But Boulder District Attorney Stan Garnett, who leans to the left on criminal justice reform and who sat on the NDAA panel, took issue with the perspective of the association. He said the association is “dominated” by conservative prosecutors from the rural South. “They don’t tend to be people on the cutting edge of criminal justice reform,” Garnett said. He added that his participation on the working group was “pretty painful.” Prosecutors wanted to send a letter to Hickenlooper demanding that he close down all legal marijuana businesses in Colorado. The governor would not have even had the authority to make such a move.
“If anything, use is going down by children,” Garnett said, adding that NDAA is a conservative group without a lot of experience in the regulated legalized marijuana industry. There’s a lot of urban myths out there about what’s going on in Colorado from people who don’t really know, and some of that is promulgated by the DEA and the prohibition groups who are funded pretty heavily to continue marijuana prohibition, They tend, on occasion, to distort the reality of what’s going on in Colorado.”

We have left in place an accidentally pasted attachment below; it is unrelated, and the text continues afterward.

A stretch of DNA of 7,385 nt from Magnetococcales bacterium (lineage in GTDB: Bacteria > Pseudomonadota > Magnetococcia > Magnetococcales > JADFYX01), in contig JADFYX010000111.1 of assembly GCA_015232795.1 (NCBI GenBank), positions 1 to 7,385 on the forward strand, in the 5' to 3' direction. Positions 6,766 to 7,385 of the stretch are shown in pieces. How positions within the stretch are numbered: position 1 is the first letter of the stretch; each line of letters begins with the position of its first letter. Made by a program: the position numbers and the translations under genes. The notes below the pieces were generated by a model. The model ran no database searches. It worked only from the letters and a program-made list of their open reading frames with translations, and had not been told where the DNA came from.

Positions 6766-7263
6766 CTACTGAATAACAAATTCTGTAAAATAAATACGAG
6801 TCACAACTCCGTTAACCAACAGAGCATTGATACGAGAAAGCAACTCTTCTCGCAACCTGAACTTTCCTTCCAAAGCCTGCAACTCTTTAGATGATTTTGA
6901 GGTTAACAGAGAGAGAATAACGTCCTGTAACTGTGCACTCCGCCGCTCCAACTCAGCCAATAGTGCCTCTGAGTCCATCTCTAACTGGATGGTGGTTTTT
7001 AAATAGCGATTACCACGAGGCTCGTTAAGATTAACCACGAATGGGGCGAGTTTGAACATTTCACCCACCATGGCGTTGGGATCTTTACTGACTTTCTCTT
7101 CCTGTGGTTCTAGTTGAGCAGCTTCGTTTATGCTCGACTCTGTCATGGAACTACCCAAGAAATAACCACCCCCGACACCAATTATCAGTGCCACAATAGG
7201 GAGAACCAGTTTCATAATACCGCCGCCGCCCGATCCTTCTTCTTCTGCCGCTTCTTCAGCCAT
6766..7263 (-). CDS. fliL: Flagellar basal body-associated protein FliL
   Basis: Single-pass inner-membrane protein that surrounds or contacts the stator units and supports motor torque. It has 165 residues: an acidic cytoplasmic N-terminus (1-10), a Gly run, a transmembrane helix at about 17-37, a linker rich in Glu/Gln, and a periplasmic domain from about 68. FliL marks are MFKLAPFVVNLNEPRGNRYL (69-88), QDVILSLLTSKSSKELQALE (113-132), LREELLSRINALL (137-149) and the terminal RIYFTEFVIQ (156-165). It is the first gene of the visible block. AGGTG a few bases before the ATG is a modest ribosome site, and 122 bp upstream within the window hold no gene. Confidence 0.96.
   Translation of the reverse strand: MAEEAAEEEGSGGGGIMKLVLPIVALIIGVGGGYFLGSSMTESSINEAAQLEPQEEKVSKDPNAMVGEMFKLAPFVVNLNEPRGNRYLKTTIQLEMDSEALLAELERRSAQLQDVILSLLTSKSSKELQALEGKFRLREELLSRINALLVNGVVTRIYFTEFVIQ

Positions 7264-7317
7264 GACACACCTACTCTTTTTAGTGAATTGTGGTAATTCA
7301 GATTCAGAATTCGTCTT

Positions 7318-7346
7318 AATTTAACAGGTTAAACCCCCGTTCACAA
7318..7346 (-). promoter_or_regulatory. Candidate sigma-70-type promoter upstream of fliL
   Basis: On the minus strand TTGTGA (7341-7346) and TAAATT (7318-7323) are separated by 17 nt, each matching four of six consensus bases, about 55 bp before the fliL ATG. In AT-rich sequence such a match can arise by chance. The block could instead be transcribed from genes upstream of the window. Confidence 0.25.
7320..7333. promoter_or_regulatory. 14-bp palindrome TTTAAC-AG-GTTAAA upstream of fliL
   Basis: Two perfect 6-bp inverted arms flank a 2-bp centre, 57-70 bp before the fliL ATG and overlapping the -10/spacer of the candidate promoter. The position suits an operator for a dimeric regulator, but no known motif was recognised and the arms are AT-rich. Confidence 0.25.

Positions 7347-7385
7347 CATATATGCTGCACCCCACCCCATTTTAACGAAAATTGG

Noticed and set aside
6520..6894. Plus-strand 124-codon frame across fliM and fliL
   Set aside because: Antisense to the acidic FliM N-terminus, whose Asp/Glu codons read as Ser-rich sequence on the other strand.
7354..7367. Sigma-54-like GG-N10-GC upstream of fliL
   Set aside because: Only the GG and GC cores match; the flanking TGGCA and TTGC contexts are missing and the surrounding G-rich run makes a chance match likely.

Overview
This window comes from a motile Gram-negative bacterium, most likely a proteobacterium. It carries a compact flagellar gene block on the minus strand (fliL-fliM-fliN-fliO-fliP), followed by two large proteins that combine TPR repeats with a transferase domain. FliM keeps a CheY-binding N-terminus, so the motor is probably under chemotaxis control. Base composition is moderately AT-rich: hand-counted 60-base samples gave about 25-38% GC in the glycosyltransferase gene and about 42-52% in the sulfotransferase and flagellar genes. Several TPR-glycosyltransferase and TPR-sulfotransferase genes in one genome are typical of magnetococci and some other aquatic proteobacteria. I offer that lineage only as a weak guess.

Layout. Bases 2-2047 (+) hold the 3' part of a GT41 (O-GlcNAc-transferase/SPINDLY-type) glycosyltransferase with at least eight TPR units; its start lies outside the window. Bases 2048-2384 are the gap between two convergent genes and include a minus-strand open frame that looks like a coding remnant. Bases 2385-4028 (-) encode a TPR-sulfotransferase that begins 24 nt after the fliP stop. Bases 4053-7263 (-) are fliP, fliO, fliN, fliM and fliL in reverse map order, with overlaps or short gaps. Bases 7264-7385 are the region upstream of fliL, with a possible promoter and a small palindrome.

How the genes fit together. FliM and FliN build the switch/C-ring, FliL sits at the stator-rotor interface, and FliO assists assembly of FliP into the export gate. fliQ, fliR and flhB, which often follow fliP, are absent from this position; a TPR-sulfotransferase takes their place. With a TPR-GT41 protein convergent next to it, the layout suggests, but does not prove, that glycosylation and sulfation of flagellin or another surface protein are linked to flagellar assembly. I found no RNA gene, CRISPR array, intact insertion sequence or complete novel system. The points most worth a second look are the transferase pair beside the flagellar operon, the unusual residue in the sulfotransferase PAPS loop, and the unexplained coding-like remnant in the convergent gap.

The relatively short report from NDAA is titled "Marijuana Policy: The State and Local Prosecutors’ Perspective," and it can be accessed in full at this link.
April 26, 2017 in Criminal justice developments and reforms, Federal Marijuana Laws, Policies and Practices, Medical Marijuana Commentary and Debate, Recreational Marijuana Commentary and Debate, Who decides | Permalink | Comments (2)
Tuesday, April 25, 2017
Delaware court examines whether, after marijuana possession decriminalized, felony charges are proper for possessing gun with marijuana